I’m not sure if it was the bold white shoulders on Eli Tomac’s jersey or truly his physique but he looked like a man amongst boys at A2. He was man-handling that CRF over every rhythm and in every corner on his way to both the heat and main event wins. It would appear that those leftover #17 plate backgrounds have transferred some of that Barcia aggression with them to Tomac’s bike in 2012. Am I the only one who see’s a drastically different physicality on the bike from the 2011 Eli Tomac? It’s commendable, a scary proposition because it could very easily be considered a failure and mistake if the results don’t back up the change but now 5 races in, we know, Eli is the man to beat in the west series. I can’t help but notice that this year’s Eli bears a closer resemblance to the riding style of one Ryan Hughes, who yes is part of Eli’s training regimen. Is it a just a result of sophomore experience(3rd year yes but 2nd yr SX guy), or is this “unlocking the hips” deal really all that Ryno cracks it up to be? Ryno certainly catches a lot of shit for his insistence on the importance of this technique so it’s got to be some sort of validation, not that Ryno needs any stinkin’ validation, that Eli has absorbed his teachings and is just dominating this series.
I may have 14yrs on Eli but even I will call him Mr.Tomac.
Cole Seely looked to have a great shot at pulling down his second win of the series but again a crash shattered his hopes. Still, a second place is a little bit of redemption for Cole who is much like last year dealing with inconsistency.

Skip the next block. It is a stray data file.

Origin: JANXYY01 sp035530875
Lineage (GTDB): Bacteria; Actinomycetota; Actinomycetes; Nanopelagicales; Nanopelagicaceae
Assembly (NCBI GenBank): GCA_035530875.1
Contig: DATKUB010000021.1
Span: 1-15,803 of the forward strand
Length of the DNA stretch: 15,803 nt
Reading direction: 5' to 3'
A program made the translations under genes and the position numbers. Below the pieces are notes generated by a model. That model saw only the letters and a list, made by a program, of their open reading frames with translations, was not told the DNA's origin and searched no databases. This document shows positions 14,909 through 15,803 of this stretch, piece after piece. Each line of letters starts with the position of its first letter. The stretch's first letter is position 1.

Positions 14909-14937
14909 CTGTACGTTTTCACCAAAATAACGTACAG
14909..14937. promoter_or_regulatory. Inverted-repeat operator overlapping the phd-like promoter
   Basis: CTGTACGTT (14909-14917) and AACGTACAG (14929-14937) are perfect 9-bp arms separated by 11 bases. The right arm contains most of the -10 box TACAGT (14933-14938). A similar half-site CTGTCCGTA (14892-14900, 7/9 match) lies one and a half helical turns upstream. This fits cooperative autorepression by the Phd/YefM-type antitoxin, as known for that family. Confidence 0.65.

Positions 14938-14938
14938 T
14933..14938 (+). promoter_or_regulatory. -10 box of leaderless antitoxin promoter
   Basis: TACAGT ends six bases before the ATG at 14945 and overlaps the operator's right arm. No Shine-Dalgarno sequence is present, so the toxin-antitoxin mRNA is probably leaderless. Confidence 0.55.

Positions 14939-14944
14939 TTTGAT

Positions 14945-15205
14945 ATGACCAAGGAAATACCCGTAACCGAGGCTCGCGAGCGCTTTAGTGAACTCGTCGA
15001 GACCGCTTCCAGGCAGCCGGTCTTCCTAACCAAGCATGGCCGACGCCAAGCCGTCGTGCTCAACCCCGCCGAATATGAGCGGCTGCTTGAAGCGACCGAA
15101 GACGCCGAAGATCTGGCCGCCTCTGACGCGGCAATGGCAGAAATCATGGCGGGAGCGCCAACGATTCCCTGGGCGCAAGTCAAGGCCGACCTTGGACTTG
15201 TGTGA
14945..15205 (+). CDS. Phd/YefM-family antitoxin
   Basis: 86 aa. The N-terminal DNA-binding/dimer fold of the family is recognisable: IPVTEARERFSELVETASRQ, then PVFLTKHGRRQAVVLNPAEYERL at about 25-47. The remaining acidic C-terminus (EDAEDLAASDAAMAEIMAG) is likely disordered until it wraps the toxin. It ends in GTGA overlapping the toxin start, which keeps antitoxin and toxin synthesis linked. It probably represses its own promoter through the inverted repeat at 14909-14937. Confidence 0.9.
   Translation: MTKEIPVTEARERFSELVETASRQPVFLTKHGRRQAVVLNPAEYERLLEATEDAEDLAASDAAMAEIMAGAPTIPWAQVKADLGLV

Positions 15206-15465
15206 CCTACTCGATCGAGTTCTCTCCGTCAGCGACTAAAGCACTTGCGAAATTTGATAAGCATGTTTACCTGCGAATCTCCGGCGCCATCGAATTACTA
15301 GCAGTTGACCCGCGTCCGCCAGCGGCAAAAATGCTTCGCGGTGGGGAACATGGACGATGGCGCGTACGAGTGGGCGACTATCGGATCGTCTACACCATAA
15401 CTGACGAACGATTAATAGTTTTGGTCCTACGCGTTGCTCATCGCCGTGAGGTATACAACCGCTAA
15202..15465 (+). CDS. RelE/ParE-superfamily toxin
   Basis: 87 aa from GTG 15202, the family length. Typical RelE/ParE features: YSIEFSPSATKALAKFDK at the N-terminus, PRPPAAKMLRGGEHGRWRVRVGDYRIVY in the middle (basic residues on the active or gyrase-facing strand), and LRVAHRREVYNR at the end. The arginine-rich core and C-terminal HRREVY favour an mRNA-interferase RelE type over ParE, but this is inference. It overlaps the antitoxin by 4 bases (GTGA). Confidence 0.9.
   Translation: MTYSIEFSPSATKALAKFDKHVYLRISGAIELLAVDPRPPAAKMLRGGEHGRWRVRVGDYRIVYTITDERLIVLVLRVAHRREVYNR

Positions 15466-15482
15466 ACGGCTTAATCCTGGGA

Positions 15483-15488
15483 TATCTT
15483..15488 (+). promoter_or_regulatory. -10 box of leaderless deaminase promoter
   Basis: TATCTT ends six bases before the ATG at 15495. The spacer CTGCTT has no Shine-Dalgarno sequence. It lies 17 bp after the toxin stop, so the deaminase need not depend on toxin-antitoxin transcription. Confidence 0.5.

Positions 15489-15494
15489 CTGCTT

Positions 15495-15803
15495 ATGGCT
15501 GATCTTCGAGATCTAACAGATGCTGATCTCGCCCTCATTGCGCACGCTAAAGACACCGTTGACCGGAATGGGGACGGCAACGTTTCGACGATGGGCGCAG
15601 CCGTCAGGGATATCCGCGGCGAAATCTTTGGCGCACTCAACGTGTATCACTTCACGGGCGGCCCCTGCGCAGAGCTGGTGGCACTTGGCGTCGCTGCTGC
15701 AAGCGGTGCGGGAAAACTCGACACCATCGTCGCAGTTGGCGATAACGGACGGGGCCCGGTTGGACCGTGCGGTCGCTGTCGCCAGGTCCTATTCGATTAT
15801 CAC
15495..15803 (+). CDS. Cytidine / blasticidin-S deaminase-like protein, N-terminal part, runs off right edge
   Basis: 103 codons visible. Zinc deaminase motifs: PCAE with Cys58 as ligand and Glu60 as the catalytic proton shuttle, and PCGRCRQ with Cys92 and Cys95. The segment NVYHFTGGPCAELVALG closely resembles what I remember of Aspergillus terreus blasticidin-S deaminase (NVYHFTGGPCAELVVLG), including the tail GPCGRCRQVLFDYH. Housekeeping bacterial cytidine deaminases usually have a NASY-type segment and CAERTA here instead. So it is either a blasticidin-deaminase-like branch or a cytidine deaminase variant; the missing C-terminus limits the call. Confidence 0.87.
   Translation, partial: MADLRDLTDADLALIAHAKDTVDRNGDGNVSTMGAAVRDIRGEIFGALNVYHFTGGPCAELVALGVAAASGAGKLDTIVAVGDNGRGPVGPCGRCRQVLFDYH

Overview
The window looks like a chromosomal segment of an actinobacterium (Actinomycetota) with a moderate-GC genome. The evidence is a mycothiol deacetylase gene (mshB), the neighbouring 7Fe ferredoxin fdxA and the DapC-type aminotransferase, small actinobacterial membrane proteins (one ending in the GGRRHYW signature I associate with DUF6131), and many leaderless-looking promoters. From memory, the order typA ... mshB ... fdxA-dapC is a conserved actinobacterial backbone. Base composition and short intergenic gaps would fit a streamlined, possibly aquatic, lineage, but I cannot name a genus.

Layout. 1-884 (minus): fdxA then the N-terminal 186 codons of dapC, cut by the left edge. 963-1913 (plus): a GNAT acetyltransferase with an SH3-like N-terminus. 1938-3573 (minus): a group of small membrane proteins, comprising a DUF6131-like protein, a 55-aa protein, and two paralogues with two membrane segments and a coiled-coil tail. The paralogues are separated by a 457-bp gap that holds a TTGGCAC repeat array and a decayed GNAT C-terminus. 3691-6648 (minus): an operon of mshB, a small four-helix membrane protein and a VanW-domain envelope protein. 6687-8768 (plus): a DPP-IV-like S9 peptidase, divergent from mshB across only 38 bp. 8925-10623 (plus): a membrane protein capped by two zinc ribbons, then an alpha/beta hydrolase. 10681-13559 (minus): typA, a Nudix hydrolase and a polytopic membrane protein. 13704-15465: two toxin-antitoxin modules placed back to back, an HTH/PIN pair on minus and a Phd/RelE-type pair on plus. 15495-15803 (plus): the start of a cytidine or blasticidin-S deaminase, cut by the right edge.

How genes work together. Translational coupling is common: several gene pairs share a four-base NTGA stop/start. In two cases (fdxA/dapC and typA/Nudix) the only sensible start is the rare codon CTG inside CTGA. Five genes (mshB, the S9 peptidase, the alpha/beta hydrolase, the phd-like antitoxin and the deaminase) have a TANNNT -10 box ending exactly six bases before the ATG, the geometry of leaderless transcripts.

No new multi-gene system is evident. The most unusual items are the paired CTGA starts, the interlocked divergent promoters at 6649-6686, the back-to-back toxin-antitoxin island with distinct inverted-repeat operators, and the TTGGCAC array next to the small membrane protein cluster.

The always happy Marvin Musquin grabs his second podium in a row and follows suit with that distinguished list of prior French imports for just being a solid Supercross rider right out of the box. The Martian is going to be the guy next season.
Poor Dean Wilson. Coming into the season I think it’s safe to say that no one wanted or expected to win this title more than Dean(sure Eli came within a few controversial laps of winning the title in his rookie season, so you could make an argument for him being that guy). Last year Dean battled through a heated East coast series with rival Justin Barcia, then showed an unbelievable level of consistency, only missing the podium twice, on his way to the outdoor title. It’s safe to say, Dean’s confidence from the outdoor title and determination to avenge the lost title to Barcia put him atop many lists to control this series. Maybe due to those expectations or simply persistent miscues, Dean has struggled to find consistency at the top in this series and that confidence has been replaced with frustration.